U.S. national debt rises to astronomical level

U.S. national debt rises to astronomical level

The U.S. national debt for the first time ever crossed the $22 trillion mark, Treasury Department data revealed, noting that the latest figure represents a jump of more than $30 billion from where the balance stood at the beginning of February. Thus, the total U.S. national debt is now $22.012 trillion.

The U.S. public debt grew roughly by $2 trillion compared to early 2017 when President Donald Trump took office, according to the U.S. Treasury Department. Moreover, the rate of increase of the debt accelerated after Trump pushed through $1.5 trillion in tax cuts in December 2017.

As a candidate, Trump promised to "get rid of" the national debt, telling he could make the U.S. debt-free "over a period of eight years."

The U.S. debt-to-GDP ratio is projected widen to 117% by 2023.

The advisor on macroeconomics to the CEO of the 'Opening-Broker' brokerage house, economist Sergey Hestanov, speaking to Vestnik Kavkaza, noted that neither the United States nor their lenders have any risks due to the fact that Washington's debt increases. “First, the U.S. national debt is limited, and raising the national debt ceiling requires the consent of the Senate and Congress. Even theoretically, any substantial threats related to U.S. public debt in the next 1-2 decades are impossible,” he said.

In general, a sharp increase in government debt is characteristic of current developed countries. "This is partly due to the fact that there is a large demand for debt securities of developed countries. This is partly due to the need to finance the budget deficit. At the same time, the U.S. national debt is not a record one. For example, Japan has a national debt of over 260% of GDP, and Luxembourg - more than 300% of GDP, and yet, these economies have no significant problems with debt servicing," Sergey Hestanov said.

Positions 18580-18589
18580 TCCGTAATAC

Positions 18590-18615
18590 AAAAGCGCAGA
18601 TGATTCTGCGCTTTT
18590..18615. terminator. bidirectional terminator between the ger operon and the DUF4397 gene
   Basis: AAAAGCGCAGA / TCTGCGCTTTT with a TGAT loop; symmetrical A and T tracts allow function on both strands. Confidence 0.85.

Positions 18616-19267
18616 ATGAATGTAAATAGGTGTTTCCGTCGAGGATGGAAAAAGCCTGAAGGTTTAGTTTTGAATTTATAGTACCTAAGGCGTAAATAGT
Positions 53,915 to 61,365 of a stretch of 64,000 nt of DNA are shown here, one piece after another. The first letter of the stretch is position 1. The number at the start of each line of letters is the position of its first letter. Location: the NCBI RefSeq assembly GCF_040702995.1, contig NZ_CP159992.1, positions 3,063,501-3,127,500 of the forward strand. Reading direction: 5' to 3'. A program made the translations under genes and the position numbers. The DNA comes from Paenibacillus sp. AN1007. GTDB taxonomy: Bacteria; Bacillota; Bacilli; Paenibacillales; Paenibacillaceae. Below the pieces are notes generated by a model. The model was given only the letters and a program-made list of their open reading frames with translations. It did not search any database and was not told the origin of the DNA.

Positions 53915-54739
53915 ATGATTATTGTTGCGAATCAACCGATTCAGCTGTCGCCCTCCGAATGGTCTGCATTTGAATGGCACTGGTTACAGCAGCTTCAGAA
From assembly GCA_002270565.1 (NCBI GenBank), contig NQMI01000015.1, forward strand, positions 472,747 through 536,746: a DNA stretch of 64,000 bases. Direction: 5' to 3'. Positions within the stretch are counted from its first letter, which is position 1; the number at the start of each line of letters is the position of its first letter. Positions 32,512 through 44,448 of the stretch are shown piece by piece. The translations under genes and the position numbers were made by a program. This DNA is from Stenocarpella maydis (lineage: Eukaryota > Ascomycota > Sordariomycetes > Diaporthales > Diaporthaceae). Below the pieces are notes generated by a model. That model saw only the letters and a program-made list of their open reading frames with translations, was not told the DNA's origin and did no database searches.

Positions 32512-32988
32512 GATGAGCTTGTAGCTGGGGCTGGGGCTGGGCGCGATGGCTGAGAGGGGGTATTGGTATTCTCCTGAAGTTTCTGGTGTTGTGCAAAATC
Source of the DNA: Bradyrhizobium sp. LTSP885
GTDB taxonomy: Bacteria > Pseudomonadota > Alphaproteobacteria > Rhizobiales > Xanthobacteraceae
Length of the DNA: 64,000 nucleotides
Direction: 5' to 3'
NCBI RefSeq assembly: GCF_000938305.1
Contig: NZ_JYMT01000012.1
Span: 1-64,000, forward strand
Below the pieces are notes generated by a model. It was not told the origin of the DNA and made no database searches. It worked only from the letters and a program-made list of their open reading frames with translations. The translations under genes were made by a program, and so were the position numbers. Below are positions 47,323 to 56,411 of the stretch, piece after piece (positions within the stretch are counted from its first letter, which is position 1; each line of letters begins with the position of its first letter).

At the same time, only sufficiently developed countries with large economies and stable fiscal policies can afford high government debt. "Russia had a similar national debt for the last time in 1998 - and then it ended in default," the advisor on macroeconomics to the CEO of the 'Opening-Broker' brokerage house recalled.

Professor of the RANEPA faculty of Finance, Money Circulation and Credit, Yuri Yudenkov, also explained the growth of U.S. government debt by the popularity of U.S. government bonds. “Public debt arises, in the first place, because of external imbalances, when they buy more than they sell, and second, because of the government's issue of securities. At the same time, the public debt service at a refinancing rate of 2% per annum will total $440 billion a year, which is quite a lot and creates certain problems for economic development. The fact is that the U.S. needs to raise the refinancing rate and the Fed wants to increase it to 4-5% - but if this happens, then the government debt service will increase to about $1 trillion a year. As a result, there is only one way ahead - the emergence of distrust of the United States as a country providing the dollar,” he expects.

Yuri Yudenkov emphasized that Russia is not interested in recruiting a large public debt. "First, we have external surplus. Second, even if we want, they will not let us, because the United States urged the whole world not to buy Russian debt obligations. We can only increase our domestic debt. We have to to take into account that nobody lends us. As a result, Russia takes a different path and reduces its foreign debt, which is a positive thing for our economy," the professor of the RANEPA faculty of Finance, Money Circulation and Credit concluded.

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